Latitudinal and depth gradients in marine predation pressure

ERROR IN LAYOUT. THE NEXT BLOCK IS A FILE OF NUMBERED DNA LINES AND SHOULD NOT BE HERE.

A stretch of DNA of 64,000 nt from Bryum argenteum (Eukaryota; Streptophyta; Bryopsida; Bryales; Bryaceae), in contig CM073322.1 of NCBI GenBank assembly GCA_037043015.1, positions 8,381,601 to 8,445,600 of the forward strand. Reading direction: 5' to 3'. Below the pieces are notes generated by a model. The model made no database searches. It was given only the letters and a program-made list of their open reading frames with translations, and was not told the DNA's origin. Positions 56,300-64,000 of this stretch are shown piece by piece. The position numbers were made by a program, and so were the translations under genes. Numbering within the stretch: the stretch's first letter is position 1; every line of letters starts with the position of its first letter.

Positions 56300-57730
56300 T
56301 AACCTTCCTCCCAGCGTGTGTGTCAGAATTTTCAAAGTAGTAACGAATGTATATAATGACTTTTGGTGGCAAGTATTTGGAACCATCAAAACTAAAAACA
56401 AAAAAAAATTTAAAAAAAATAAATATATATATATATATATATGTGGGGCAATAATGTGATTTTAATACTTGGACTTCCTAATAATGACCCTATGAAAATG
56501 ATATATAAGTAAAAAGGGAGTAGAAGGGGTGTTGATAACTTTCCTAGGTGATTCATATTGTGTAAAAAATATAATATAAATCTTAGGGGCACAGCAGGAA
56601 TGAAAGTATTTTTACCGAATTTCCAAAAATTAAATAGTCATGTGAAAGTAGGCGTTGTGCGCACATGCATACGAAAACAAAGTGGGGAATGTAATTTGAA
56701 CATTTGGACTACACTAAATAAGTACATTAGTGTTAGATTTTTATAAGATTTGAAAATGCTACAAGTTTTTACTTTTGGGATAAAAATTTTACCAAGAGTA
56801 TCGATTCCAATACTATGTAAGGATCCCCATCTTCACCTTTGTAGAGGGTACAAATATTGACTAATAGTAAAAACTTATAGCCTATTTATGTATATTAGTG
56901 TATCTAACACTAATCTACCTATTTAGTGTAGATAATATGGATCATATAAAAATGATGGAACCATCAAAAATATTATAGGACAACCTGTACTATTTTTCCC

Aim There is a general paradigm that marine predation pressure increases towards the tropics and decreases with depth. However, data demonstrating global trends are generally lacking. Rhynchonelliform brachiopods inhabit all the oceans and often survive shell-crushing predator attacks. We investigate shell repair in brachiopods across a range of Southern Hemisphere and tropical Northern Hemisphere latitudes and depths.Location The Southern Hemisphere and tropical Northern Hemisphere.Methods We analysed the frequency of shell repair in 112 bulk samples, over 70% of which showed traces of shell damage and repair.Results The pattern of shell repair frequency (RF) was more complicated than the anticipated increase with decreasing latitude, with low levels at both polar and tropical sites but high levels at temperate latitudes. This pattern is only evident, however, in shallow water assemblages; and there is no latitudinal trend in water depths greater than 200 m, where shell RF is systematically low. There was a significant logarithmic relationship between RF and depth. Low polar repair rates reflect reduced predation pressure, directly supporting the global paradigm. Low rates in the tropics appears counter to the paradigm. However, tropical brachiopods are generally very small (micromorphic) in shallow water and below the minimum size at which damage is recorded anywhere.Main conclusions Predation pressure decreased logarithmically with depth. At shallow depths (< 200 m) RF showed its highest levels in the mid temperate latitudes with decreasing frequency towards both the tropics and the poles. Low levels of shell repair at high latitudes are likely to be due to a lack of crushing predators, but in the tropics it is suggested that the low frequency is a result of the small size of tropical brachiopods. We hypothesize that micromorphy in this region may be an outcome of high predation pressure.